On Football

Patriots need win - for a number of reasons

By Albert R. Breer
October 4, 2010

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FORT LAUDERDALE, Fla. – Since the Jets have started 3-0 in the division, and since the three-way fight atop the AFC East figures to be a seasonlong one, there’s a lot for the Patriots to lose in steamy South Florida tonight.

But there is just as much to gain.

The Patriots have a ton left to prove after three weeks, and the Miami Dolphins provide the kind of challenges that will give New England the chance to prove plenty. And it starts with something that has little to do with the ascending state of the Miami roster.

Playing down here has never been easy for the Bill Belichick-era Patriots. Even when the Dolphins were dreadful.

“It’s always tough to play down there,” Belichick said. “They do a good job. They give you a lot to get ready for. They’re very well-coached. They’re a very disciplined team. [They have the] fewest penalties in the league.

“I think that kind of sums up the way they play: they play hard, they play tough, and they make you earn everything. We’re going to have to do a good job down there in all three phases of the game for 60 minutes and that’s what it’s going to take.’’

If the Patriots can do what it takes, they’ll go into their bye with a healthy, needed shot of confidence. If they can’t, they’ll be facing a six-game stretch that includes games against Baltimore, San Diego, Minnesota, Pittsburgh and Indianapolis with a 2-2 record.

So yes, there’s a lot on the line here. Good and bad.

A win would mean plenty.

First, it would say the team can beat a quality opponent on the road. There’s been a good deal of buzz about the Patriots’ 1-7 record in the other team’s stadium over the last two years.

But the truth is that it’s deeper than that. The last time the Patriots beat a team with a winning record on the road was right here in South Florida all the way back in November 2008, when a Matt Cassel-led club blew a close game open in the fourth quarter and beat Miami, 48-28.

Second, since this one figures to be close, the Patriots will likely also needed to shed their second-half issues to grind out a win against a Miami team that, as Belichick said, is very sound and avoids mistakes, a recipe for keeping almost any game tight.

Tom Brady’s second-half quarterback rating in the eight aforementioned games is 50.8, and that number drops to 29.3 in the fourth quarter of those contests. The Patriots led at the half of six of the seven aforementioned losses, and held a 21-10 advantage in the third quarter of last year’s 22-21 loss in Miami.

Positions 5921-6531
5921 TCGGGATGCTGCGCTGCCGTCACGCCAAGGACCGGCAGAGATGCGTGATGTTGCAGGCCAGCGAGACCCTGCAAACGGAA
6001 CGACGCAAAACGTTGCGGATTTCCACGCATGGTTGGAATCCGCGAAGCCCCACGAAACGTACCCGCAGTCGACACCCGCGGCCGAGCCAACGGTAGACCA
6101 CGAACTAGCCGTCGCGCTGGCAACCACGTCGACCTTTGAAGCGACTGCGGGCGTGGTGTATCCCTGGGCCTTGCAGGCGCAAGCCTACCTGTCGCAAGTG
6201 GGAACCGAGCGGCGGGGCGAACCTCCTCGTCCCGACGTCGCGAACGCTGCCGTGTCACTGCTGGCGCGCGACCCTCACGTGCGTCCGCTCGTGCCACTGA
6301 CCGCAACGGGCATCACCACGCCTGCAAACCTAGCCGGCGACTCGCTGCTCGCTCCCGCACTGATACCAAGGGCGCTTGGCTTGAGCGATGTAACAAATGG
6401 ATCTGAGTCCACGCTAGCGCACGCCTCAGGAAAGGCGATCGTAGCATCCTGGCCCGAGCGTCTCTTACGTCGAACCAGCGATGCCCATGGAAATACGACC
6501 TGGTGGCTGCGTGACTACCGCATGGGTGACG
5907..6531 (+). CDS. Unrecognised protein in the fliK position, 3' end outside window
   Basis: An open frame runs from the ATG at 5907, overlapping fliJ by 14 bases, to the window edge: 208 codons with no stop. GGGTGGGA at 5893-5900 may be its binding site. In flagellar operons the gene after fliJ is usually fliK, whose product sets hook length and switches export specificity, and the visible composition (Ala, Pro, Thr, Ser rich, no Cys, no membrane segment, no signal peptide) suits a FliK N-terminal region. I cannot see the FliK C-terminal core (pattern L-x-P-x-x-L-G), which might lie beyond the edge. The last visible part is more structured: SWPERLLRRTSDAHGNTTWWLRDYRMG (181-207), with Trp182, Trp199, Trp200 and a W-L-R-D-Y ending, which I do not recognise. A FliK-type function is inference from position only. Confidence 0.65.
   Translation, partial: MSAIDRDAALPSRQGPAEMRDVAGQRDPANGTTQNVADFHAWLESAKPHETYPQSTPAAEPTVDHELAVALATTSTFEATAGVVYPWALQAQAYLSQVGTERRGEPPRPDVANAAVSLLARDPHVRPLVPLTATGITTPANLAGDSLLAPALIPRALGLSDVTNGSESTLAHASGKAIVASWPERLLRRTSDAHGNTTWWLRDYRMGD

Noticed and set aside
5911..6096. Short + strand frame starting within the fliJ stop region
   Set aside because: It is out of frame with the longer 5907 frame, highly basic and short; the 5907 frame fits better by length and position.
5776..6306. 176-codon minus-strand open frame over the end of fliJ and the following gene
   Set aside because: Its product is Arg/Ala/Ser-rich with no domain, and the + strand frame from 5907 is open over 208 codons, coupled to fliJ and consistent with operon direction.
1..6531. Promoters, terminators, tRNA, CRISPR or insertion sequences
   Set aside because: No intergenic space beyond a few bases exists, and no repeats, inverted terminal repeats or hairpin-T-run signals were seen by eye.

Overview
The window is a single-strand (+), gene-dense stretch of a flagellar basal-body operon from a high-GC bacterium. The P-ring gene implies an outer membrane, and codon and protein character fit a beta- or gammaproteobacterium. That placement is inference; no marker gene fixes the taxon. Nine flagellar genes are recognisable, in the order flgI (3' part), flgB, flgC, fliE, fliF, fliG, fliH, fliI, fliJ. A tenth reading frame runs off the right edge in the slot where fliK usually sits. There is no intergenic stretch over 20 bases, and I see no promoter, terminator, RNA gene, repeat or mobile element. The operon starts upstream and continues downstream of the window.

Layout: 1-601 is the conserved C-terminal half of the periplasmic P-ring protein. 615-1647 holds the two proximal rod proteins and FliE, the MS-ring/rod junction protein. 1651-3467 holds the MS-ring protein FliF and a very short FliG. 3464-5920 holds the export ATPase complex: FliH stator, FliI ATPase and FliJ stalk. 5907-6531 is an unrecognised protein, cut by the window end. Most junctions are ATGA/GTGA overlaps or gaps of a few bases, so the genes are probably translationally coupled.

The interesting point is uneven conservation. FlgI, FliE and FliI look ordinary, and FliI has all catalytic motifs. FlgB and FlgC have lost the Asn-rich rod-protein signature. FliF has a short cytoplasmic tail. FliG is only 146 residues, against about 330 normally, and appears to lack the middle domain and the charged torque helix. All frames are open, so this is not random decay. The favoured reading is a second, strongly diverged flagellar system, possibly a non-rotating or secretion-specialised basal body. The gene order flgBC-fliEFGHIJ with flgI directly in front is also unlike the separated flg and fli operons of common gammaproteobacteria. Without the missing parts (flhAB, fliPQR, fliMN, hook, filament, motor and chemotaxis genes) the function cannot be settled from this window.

Third, there are some individual matchups in this one which, if they go New England’s way, could wind up being confidence builders.

Miami defensive coordinator Mike Nolan held the same position with Denver last year, when the Broncos shut the Patriots out in the second half, so getting over on him in a late and close situation would be big for the offense. Another Denver import, Brandon Marshall, also gave the Patriots fits last year, and being able to put together a competent effort in covering him would be a boon for a struggling young secondary.

And shutting down the vaunted Miami run game could bring a boost to the traditionally strong Patriots run defense, which has struggled the last two weeks.

Fourth, a victory would help the Patriots on the back end of their schedule. The loser of this game will be 1-2 in the division, and that will make the second half of that team’s AFC East slate that much bigger.

In this regard, the game’s even more important for the Dolphins: A defeat would give Miami home losses to the Jets and Patriots, and hand that team little leeway with a December trip to New Jersey and a January trip to Foxborough ahead. Should the Patriots win, they’ll have the more comfortable situation of hosting the Jets and Dolphins down the stretch.

So to sum all that up, a win won’t come easy in South Florida. Not against a team that looks to be the AFC East’s most well-rounded club.

But a victory would go a long way. And break another bad trend.

“I don’t think we’ve played particularly well there,” said quarterback Tom Brady, who has lost four of his last five visits to Miami, and has 2-6 career record at Sun Life Stadium. “Certainly in the early part of my career, we got beat quite a bit down there. There was a long streak for a long time that we hadn’t won down there.

“I think what it means is that there’s not a lot of margin for error down there. So as an offense, I think we have to understand that they have a very good defense and they play well at home. So, you’re right, it’s a tough contest for us every time we go down there, every time we play those guys. . . . We’ve always had some great battles with the Dolphins. I’m sure this week will be no different.”

In a broader sense, the idea is for a lot of things to be different in Miami this time around.

And if that can be accomplished, this season could have a much different outlook for New England as it enters its bye week.

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